It is well known that effective teaching represents a unique protective factor that may reduce and even close the achievement gap and that it is especially pertinent for underperforming students and for those schools in more challenging contexts. Teaching quality and expectations are key issues, as well as curriculum coverage, instructional approaches and the provision of good quality feedback to students to identify the educational needs of lower achievers. Most important, it should be noted that the development of meta-cognition appears to be particularly relevant for closing or narrowing the gap between low achievers, including minority students, and high achievers.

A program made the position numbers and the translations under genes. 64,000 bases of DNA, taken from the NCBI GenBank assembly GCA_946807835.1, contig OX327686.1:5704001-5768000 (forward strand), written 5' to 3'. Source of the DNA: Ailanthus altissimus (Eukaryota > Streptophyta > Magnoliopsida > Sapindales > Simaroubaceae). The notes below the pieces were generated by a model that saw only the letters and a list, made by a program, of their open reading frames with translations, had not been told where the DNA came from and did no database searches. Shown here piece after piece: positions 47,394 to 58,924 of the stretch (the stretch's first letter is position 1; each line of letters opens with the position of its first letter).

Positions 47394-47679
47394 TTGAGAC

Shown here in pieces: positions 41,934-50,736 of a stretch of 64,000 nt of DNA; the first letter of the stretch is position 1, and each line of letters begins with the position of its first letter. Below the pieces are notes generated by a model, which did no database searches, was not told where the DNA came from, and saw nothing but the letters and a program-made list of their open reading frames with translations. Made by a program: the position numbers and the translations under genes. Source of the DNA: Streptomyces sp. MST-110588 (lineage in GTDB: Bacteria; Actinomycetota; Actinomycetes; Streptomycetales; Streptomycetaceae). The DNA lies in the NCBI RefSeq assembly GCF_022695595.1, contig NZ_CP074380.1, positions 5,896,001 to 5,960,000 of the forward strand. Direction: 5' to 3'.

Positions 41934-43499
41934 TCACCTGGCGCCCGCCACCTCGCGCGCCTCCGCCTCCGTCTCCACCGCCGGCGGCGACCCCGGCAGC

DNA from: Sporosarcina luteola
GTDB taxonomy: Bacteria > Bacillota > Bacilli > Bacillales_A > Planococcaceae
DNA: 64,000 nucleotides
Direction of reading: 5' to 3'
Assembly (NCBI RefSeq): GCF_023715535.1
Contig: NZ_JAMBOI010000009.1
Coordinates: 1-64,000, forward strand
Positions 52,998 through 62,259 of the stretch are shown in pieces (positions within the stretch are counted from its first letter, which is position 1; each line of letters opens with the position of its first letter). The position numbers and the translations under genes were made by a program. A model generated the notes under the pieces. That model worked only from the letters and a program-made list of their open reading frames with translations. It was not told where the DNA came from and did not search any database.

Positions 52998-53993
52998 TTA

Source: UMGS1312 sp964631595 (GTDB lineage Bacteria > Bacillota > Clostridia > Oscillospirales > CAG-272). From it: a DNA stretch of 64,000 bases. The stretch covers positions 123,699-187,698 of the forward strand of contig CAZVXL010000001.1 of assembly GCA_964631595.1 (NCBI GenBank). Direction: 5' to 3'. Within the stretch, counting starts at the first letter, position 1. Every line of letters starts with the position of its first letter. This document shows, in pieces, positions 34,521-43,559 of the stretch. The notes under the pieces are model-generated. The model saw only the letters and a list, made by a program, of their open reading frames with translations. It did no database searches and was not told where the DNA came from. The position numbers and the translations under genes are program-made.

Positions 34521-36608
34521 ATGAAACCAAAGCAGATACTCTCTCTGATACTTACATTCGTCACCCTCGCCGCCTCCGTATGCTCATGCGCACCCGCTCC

Schiebelbein and McGinn (2017) consider that metacognition is essentially about “the reflection on, or thinking about how we are learning and thinking” (p.41) and, quite interestingly, it is suggested to be closely related to a key “soft-skill” such as the self-awareness, and more broadly to the very building of the personhood. In fact, while research recommends structured teaching (e.g. direct instruction) as an appropriate strategy and particularly beneficial for low achievers, teachers shouldn’t narrowly focus on basic skills and knowledge. Meta-cognitive strategies linked to cognitive acceleration show great effects (Higgins and colleagues, 2005) and are especially beneficial for less able students who might otherwise have difficulty monitoring and self-regulating their own learning’ (Leithwood et al., 2010, p. 612). Therefore, a quality teacher preparation is likely to enhance the ability of the teacher to support the development of students’ metacognitive processes (see for instance Zohar, 1999). As such, quality cannot be achieved withouth possessing a wide repertoire of teaching strategies, extending students’ knowledge and promoting meta-cognitive skills, which in turn requires research-based teacher education and reflection on professional practice (Mincu, 2015).